Butter Sculpture Transforming into Energy

Teresa Madaleno

Summer has always been a time marked by outdoor activities, including fairs. Americans have enjoyed state fairs since the mid 1800’s. One of the first state fairs was in Syracuse New York where this year, annual festivities have made headlines for environmental reasons.

Butter sculptures at the New York fair have garnered a lot of attention over the years. This summer (2018) was no exception but the legend of this year’s piece of art lingers on even now that the fair is over. The sculpture, called “Your Milk Comes From a Good Place” shows a farmer delivering milk from his farm to a customer in a store. It was on display up until the fair came to a close September 3rd but has now been taken apart and will be recycled into renewable energy.

According to news reports, the 800 pounds of butter have been sent to a farm in Western New York where it will be used to power dairy operations and fertilize farmland. Michael Boerman is the area manager for Noblehurst Farms. Here’s what he told Rochester First: “Dairy Farmers are the original environment stewards and we are always trying to improve our practices and keeping warm and safe and healthy and that’s what’s most important to us.”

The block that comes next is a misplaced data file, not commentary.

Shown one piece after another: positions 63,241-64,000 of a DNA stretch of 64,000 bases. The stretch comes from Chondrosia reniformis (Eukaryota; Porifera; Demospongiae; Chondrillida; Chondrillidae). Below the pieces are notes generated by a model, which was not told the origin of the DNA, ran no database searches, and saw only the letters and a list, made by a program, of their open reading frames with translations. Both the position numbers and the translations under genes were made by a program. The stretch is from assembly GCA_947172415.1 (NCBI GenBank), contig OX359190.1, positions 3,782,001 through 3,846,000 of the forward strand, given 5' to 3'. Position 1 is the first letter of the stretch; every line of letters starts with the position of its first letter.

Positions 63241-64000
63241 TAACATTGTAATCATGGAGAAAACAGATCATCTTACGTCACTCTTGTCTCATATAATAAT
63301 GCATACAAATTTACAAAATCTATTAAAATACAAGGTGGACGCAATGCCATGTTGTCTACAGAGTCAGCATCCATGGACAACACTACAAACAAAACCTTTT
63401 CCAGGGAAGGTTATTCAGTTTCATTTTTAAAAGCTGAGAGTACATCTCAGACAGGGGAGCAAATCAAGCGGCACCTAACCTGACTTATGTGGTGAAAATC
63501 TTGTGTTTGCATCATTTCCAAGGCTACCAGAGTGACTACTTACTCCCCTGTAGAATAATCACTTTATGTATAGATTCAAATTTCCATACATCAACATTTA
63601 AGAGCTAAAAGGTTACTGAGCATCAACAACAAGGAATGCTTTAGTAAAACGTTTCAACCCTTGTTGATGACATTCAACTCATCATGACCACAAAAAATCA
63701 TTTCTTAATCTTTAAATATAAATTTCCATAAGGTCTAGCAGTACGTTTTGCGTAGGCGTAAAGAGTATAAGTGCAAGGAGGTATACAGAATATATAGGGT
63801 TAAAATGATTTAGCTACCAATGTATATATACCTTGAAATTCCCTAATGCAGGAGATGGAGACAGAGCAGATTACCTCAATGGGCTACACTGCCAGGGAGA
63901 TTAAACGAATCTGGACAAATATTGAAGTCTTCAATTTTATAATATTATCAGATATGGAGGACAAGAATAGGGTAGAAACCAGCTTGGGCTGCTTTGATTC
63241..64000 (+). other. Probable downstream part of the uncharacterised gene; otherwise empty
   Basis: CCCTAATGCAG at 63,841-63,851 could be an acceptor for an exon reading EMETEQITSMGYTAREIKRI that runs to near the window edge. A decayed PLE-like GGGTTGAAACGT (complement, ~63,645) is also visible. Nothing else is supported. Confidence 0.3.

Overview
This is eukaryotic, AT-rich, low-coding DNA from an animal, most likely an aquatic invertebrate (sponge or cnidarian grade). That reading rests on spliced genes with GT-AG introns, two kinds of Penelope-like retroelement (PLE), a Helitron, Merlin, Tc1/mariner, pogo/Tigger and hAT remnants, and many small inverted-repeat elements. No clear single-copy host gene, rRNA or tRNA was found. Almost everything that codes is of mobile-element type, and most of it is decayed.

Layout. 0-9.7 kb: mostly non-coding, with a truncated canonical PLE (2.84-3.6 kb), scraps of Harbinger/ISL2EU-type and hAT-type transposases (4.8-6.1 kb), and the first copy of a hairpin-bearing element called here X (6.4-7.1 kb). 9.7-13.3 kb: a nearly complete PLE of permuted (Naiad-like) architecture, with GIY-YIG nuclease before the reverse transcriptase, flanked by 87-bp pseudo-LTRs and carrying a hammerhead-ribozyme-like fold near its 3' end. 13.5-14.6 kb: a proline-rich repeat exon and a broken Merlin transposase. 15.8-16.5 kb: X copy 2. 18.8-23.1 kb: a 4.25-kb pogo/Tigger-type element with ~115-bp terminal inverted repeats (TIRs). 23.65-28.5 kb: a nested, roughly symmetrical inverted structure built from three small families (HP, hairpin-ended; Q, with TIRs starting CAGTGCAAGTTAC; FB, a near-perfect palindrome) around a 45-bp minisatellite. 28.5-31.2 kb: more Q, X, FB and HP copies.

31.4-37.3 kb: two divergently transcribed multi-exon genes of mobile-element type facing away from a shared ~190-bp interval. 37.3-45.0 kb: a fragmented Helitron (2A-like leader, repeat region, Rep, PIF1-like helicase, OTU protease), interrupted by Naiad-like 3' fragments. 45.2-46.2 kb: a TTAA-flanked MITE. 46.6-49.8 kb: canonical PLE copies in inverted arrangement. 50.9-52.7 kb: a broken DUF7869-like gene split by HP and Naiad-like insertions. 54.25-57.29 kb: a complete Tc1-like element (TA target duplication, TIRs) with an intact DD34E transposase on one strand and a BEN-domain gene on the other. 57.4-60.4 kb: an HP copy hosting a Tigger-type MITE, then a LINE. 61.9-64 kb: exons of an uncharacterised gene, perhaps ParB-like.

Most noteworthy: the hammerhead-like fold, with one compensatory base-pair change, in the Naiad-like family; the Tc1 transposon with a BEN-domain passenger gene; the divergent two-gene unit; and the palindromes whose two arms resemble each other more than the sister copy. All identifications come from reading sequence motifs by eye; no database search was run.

While we can’t say for sure how Noblehurst Farms will be processing the butter and turning it into renewable energy, we do know that others have tried using butter as a source of power by mixing it with manure. Microorganisms in the butter-manure mixture, warmed up by a heated methane digester do most of the work as they feast on the fatty concoction. The microorganisms break down fat molecules into less complex molecules then methane is produced. Methane can burn in an engine and be converted into electricity. Once the mass is broken down into methane, all that is required is a hook up to a generator.

In previous blogs we have mentioned the use of ham fat to make renewable diesel fuel and olive tree waste to generate energy. The point is that more people are opening their minds to the possibilities of turning what was once considered waste into something of value.